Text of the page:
In the first U. S. release of her Rowland (Rowly) Sinclair mystery series, Australian author Gentill introduces us to the land down under between the world wars. Unemployment is high for the working class and communism is gaining a foothold in their ranks. It is as popular among them socially and economically as it is anathema to the wealthy, comprised of the landed “gentry” and business owners and leaders, including Rowly’s elder brother. These “right thinking men” are leaning toward fascism to secure the country from the communists.
Sinclair is an independently wealthy young man who wants nothing more than to be left alone to pursue his love of painting and the bohemian lifestyle. His household includes two other male artistic hopefuls – both broke and with varying degrees of communist leanings and Edna, a young woman with a passion to sculpt. Like Rowly, she is a member of a wealthy, socially prominent family, but hers possesses far more liberal attitudes toward life and art. Rowly is not so much apolitical as indifferent to much outside of his artistic and free living community. This comes to a screeching halt when his kind, generous uncle (for whom he is named) is cruelly murdered.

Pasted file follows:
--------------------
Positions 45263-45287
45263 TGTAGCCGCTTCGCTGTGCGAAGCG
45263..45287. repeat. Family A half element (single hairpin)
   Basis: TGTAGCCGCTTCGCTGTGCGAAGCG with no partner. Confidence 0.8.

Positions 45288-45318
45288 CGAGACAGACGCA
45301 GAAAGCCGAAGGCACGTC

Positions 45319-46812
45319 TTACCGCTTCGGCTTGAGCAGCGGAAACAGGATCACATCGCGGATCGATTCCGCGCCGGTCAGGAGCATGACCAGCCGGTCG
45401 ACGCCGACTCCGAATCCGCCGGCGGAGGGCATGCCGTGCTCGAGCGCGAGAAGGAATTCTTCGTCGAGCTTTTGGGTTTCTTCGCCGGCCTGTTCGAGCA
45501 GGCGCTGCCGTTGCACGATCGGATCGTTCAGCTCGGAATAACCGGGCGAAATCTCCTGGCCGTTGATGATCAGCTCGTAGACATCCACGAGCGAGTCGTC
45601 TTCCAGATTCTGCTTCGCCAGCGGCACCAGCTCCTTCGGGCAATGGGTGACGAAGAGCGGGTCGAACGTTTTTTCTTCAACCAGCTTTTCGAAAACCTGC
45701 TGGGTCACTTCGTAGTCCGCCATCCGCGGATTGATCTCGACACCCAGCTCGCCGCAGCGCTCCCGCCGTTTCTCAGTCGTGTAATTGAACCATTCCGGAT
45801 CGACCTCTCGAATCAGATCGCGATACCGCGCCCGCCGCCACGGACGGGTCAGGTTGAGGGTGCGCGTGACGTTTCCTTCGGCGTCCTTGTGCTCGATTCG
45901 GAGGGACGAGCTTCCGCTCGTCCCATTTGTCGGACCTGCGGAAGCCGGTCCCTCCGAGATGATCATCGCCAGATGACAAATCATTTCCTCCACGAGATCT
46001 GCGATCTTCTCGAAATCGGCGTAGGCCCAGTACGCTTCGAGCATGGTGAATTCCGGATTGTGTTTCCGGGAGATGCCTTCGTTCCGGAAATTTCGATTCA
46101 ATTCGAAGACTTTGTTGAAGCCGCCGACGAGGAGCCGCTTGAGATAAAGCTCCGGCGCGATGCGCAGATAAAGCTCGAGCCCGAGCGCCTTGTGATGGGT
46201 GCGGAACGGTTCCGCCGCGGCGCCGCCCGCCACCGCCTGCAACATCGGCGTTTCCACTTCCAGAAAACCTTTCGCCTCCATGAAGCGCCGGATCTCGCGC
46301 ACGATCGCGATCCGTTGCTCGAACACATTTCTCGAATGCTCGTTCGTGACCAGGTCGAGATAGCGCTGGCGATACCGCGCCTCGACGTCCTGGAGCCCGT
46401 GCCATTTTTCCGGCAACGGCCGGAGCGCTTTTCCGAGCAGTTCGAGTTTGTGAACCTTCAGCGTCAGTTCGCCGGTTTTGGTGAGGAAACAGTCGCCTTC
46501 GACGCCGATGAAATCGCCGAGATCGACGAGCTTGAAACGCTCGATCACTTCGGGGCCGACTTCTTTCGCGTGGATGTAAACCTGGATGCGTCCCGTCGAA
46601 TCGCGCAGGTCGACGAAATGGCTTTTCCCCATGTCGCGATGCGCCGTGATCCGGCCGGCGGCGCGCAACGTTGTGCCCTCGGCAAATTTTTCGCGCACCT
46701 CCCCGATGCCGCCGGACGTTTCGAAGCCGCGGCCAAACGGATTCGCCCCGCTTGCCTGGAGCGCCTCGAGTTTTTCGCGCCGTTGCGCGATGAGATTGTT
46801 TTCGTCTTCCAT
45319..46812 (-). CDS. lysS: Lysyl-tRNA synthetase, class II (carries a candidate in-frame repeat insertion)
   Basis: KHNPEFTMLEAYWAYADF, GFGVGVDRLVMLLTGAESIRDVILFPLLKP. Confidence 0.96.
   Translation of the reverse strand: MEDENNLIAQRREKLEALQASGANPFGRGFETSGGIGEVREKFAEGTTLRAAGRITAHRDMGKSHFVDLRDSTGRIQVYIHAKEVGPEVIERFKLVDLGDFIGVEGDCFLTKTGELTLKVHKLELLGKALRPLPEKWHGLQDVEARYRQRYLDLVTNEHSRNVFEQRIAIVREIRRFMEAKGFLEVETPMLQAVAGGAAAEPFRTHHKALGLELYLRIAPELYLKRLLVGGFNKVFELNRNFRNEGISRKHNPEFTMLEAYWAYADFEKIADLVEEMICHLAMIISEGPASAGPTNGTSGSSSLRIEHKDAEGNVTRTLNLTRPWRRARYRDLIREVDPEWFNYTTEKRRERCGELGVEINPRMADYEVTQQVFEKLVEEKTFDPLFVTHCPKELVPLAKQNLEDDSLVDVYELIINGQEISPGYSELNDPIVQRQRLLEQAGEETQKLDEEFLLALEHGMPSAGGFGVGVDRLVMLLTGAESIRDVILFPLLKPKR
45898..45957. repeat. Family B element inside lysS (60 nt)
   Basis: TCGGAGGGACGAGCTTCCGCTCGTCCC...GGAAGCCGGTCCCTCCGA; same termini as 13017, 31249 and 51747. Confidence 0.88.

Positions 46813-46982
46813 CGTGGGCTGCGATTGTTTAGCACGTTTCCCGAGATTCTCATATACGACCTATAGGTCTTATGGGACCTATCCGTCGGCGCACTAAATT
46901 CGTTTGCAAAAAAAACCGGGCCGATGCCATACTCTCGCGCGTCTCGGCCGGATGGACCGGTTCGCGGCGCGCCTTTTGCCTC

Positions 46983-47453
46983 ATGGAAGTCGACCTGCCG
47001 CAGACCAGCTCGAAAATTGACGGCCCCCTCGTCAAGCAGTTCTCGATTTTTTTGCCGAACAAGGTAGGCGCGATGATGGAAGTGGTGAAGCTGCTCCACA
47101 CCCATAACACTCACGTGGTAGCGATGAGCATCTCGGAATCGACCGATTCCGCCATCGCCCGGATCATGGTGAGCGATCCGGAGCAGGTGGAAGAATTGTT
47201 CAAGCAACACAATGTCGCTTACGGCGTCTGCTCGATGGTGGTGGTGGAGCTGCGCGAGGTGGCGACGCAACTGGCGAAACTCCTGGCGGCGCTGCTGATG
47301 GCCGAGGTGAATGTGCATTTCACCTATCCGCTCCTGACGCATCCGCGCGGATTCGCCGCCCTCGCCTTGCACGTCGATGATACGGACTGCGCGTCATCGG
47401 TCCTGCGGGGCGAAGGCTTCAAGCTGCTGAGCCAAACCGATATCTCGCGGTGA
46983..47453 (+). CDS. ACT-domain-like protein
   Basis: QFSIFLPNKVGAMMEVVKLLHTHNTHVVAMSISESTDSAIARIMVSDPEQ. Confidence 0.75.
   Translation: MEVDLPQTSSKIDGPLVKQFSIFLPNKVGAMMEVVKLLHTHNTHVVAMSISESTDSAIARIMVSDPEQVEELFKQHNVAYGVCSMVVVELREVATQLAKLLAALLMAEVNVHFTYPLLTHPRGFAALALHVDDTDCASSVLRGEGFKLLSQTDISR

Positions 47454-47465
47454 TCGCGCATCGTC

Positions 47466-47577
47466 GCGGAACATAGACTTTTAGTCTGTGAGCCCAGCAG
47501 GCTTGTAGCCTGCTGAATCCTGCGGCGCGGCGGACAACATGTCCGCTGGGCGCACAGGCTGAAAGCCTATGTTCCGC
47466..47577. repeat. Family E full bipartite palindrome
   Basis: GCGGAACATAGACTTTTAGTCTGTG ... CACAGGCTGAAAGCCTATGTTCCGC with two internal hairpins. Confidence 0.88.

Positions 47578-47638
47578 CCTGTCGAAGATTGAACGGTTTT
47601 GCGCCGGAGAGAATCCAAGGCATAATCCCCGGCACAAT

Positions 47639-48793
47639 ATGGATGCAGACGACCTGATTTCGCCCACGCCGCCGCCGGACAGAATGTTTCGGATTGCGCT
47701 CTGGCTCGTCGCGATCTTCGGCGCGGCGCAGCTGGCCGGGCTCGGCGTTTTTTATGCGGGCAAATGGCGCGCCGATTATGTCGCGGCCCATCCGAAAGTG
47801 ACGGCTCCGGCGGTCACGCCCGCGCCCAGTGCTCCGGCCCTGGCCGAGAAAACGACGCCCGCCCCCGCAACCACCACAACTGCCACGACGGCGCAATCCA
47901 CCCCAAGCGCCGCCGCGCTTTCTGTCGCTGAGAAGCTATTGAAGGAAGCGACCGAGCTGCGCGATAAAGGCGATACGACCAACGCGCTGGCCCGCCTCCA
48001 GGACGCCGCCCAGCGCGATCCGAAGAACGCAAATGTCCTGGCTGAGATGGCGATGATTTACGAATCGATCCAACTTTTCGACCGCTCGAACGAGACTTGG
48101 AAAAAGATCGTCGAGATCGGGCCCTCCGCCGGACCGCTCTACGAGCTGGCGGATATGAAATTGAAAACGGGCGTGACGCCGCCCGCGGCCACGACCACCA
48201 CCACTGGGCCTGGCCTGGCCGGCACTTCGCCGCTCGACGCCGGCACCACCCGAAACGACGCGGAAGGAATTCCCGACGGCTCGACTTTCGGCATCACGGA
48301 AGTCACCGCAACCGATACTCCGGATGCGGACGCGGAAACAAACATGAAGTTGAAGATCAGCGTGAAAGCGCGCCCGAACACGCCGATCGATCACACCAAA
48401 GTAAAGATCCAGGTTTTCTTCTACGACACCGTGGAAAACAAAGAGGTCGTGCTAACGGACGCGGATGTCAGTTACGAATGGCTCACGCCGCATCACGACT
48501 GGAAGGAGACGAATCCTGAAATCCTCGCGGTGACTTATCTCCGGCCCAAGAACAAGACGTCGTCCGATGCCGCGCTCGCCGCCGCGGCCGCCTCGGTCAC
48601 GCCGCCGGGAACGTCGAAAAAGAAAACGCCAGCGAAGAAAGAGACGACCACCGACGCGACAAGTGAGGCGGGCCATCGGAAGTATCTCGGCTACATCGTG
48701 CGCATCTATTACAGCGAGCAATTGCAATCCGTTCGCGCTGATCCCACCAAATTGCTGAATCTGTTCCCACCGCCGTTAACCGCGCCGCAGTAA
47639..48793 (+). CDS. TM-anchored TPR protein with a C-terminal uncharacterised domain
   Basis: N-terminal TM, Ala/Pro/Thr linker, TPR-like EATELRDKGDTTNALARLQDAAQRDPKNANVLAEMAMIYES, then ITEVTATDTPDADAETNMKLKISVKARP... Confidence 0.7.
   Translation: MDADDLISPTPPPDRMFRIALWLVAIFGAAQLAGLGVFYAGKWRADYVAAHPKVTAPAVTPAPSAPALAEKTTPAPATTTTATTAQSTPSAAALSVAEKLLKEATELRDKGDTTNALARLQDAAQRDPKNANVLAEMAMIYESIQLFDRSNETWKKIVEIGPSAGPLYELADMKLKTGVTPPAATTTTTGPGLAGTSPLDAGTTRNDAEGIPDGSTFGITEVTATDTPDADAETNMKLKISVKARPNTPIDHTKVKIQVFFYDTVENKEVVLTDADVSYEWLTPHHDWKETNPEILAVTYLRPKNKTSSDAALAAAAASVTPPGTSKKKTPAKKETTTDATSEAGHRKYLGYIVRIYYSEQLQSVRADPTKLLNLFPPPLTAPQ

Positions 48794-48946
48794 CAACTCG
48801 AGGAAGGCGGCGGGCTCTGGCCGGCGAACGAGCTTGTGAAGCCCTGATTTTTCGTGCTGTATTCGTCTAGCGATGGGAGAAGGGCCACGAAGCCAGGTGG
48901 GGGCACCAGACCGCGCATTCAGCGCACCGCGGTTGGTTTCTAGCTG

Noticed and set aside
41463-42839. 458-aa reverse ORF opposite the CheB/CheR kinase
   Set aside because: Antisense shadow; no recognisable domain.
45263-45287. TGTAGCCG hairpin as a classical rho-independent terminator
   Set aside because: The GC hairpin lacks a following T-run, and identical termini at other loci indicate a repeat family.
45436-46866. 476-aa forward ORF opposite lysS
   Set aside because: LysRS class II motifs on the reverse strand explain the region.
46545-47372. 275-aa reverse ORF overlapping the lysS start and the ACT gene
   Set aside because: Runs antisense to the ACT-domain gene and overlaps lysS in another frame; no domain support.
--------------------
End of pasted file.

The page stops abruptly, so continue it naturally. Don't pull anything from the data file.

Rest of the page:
The more he tries to solve the murder, the murkier the path becomes. Gangs of communists, fascists, and gangsters all possibly have motives and it is all Rowly can do to follow the various leads, unravel the clues, and avoid being severely injured or killed.
Like his late uncle, Rowly has a basically kind, if insouciant, personality. And despite the seriousness of the story’s basic premise – there is a murder, after all! – much of the dialogue is the well written snappy repartee as portrayed by Dorothy Sayers and Ngaio Marsh in the past and Kerry Greenwood today. Clever, dry British humor is without match when properly done and Gentill nails it in A Few Right Thinking Men. Read it for the mystery, the history, and the wit – it doesn’t disappoint in any sphere.